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Landlord Tenant: Rules on Security Deposits in California

What is a security deposit?

A security deposit is an amount of money a tenant pays to his landlord at the beginning of a rental contract to ensure rent or damages are paid for. If the tenant violates the terms of the rental contract then the landlord subtracts the appropriate amount of money from the deposit to cover the violations, before returning the remainder to the tenant when the tenant moves out. The security deposit can be used to cover things like damage to the rental property, cleaning, or rent. It can only be used to cover the tenant’s last month of rent if the landlord specifically agrees to it.


Sam rents a property from Breanna. When he moves in he pays $500 for the first month’s rent and $500 as a security deposit. Sometime later, he moves out. Breanna the landlord finds a bedroom door is completely smashed and needs to be replaced. This costs Breanna $200. Breanna the landlord subtracts this amount from $500 and returns $300 to Sam the tenant.

Let’s take a closer look at how security deposits work in California. If you ever get hurt as a tenant, you can obtain compensation with the help of an expert personal injury lawyer in Los Angeles. Call Broadway Law Firm at (888) 824-1025 for a free consultation.

Breaking down security deposits in California

What are the limits on the amount of a security deposit?

Luckily for tenants, landlords can’t charge however much they want for a security deposit. There are limits on residential rental properties.

  • Residential property without furniture – the security deposit can’t be more than two times the rent.
  • Residential property with furniture – the security deposit can’t be more than three times the rent.
  • Commercial property – there are no restrictions on the security deposit.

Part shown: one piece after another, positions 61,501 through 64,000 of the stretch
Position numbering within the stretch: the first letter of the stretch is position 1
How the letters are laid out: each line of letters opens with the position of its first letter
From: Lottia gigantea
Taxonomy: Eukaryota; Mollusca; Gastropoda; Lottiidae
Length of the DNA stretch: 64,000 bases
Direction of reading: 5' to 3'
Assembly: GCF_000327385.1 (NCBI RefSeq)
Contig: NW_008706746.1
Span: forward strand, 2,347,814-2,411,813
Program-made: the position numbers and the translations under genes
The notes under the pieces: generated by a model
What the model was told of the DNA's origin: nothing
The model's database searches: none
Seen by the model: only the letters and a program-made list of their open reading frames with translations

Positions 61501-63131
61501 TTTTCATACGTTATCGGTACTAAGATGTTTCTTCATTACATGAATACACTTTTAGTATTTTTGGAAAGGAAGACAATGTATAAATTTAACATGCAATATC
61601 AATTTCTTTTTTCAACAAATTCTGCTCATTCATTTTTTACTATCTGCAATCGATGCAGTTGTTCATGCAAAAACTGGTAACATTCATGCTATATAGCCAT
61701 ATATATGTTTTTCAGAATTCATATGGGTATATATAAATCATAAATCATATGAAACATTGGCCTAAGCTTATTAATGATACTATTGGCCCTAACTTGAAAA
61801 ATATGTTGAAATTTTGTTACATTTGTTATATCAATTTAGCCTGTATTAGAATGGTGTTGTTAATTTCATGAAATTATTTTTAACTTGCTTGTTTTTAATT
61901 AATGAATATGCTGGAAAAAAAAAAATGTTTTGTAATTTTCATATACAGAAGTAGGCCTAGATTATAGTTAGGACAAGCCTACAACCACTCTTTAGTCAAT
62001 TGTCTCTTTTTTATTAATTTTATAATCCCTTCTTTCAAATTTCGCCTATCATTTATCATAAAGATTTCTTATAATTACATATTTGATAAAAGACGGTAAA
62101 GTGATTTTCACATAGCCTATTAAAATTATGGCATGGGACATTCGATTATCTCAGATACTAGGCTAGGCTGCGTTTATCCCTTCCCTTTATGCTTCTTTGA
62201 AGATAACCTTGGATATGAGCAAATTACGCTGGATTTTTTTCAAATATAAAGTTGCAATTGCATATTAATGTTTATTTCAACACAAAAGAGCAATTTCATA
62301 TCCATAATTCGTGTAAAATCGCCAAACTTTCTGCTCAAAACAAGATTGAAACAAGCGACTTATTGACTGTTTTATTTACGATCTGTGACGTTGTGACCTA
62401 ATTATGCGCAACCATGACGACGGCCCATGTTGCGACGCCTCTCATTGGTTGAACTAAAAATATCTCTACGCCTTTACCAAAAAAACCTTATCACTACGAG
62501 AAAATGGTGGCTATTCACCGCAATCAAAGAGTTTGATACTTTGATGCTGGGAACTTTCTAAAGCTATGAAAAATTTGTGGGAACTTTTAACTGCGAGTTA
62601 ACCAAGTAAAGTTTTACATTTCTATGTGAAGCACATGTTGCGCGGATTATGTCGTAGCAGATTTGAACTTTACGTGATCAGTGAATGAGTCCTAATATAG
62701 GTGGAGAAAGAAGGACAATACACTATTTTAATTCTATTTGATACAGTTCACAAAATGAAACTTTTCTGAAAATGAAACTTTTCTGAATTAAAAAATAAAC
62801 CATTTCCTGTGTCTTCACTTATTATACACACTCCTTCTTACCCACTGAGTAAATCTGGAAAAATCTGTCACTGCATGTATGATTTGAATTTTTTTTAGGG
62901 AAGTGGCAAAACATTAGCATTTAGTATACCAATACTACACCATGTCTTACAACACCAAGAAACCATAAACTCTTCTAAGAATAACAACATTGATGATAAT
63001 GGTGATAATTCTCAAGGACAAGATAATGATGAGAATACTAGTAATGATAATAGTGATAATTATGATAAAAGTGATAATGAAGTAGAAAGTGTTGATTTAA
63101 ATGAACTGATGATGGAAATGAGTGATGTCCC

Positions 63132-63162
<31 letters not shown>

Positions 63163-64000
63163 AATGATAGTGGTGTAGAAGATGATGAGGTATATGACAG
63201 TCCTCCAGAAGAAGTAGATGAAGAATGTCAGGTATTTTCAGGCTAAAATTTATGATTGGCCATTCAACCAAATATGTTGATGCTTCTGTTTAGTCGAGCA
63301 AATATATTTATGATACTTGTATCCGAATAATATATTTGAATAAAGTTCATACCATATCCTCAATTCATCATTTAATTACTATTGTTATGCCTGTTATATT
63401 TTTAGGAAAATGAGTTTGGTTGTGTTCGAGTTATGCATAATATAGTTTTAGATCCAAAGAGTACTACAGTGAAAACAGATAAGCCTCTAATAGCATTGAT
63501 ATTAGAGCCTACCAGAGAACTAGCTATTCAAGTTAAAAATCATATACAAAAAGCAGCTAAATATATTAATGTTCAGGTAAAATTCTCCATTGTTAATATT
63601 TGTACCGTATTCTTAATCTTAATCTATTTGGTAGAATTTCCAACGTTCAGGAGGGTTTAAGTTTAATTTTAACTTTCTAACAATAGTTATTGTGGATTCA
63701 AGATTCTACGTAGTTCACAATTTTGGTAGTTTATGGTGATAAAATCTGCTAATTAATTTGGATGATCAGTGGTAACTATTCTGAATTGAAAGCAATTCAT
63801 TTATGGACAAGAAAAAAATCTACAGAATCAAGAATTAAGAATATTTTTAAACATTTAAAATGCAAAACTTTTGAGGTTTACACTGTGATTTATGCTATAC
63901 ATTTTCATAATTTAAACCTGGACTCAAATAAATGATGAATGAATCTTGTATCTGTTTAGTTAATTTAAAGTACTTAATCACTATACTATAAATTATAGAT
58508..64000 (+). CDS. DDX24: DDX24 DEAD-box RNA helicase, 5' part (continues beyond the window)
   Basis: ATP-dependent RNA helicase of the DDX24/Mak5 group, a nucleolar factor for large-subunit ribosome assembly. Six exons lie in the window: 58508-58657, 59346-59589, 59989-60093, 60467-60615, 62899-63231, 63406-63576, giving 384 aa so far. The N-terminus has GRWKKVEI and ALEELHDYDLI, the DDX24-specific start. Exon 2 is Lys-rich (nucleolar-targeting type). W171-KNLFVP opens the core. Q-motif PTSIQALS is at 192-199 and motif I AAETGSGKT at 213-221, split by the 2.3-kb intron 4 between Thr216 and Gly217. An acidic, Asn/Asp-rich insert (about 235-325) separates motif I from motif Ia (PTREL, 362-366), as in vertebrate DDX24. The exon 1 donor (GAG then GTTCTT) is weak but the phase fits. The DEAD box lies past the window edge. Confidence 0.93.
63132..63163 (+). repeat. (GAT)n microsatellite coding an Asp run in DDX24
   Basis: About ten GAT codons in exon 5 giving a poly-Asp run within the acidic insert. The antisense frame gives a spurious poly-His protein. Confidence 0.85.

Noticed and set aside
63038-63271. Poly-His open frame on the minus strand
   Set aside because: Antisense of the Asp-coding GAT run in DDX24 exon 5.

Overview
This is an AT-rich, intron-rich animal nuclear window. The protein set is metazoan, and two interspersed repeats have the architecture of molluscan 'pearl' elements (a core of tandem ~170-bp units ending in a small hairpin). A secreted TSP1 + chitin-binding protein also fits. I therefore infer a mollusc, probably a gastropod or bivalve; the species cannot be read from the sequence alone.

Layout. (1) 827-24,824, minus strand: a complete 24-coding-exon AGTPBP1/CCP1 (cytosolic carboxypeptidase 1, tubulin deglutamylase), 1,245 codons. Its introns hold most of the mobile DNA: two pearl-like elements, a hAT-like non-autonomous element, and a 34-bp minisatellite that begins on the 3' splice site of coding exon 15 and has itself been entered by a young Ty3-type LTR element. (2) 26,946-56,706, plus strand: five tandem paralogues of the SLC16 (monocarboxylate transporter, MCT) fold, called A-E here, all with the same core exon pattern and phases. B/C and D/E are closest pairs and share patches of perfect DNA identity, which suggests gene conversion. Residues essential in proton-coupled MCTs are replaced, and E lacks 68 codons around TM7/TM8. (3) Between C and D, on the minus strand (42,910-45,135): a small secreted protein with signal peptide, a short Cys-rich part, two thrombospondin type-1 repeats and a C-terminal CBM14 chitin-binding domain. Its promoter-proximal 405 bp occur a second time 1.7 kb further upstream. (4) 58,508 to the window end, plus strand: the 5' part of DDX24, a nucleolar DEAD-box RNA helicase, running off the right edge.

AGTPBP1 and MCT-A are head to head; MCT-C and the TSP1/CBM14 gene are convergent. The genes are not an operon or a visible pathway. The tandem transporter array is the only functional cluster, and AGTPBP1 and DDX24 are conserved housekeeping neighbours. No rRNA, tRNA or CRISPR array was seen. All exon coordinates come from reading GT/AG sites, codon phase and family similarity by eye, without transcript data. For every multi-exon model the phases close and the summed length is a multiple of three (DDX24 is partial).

• Sam the tenant’s apartment that he’s renting from Breanna the landlord is unfurnished. She’s only charging a security deposit equal to one month of rent, which is $500. This is well within the two-month limit of $1,000.
  • Instead, let the apartment be furnished Breanna is charging a $2000 security deposit because one of the furnishings is a valuable antique chair. This security deposit is above the three-month or $1,500 limit. And, therefore, Sam the tenant is within his rights to refuse to pay such a high-security deposit.

How is a security deposit returned?

A security deposit can be

  • fully returned — if the landlord decides not to withhold any money — or
  • partially returned — if the landlord decides to withhold a sum.

If the landlord decides to withhold an amount, he must deliver to the tenant

  • A written letter explaining why he is keeping part of the deposit,
  • An itemized list of each of the deductions, or problems,
  • The remaining amount of the deposit, and
  • Copies of receipts for the deductions.

For the copies of receipts, these only need to be provided if the repairs cost more than $126. If the repairs will take longer than 21 days, then the landlord must provide an estimate of the costs and then provide the receipts within 14 days of the repairs being done.

A landlord can only withhold amounts that are “necessary and reasonable” and not the result of “ordinary and reasonable wear and tear.” These phrases are terms of art, meaning they have specific definitions within the law. Generally, a landlord can’t charge excessive fees that are not necessary or charge reasonable fees for maintenance in response to regular use of the apartment. More specifically, and landlord can deduct from a security deposit:

  • The cost of fixing any damages to the property that did not result in ordinary wear and tear;
  • The cost of cleaning the rental property to make it as clean as when the tenant moved in;
  • The cost of unpaid rent, including both back-rent (rent unpaid for previous months) and future-rent (rent that still needs to be paid if a tenant bails early on a lease).


  • Not ok – When Sam moves out, Breanna withholds the whole $500, deducting $500 for repairs to a broken outlet. This is arguably unreasonable.
  • Not ok – Breanna deducted $150 for replacing the front door, saying it needed to be done because there was one scuff on it. This is arguably unnecessary.
  • Not ok – Breanna deducts $300 to replace curtains that are slightly worn as the result of ordinary wear and tear. Breanna can’t charge for ordinary wear and tear.
  • Ok – Breanna deducts $500 for replacing a carpet that had been heavily stained from animal urine.
  • Not ok – Breanna withholds $500 for vague damages without providing an itemized list of deductions.
  • Not ok – Breanna deducts $400 for replacing a doorknob but provides no receipt. This is an unreasonable estimate and she is likely doing it without good faith.
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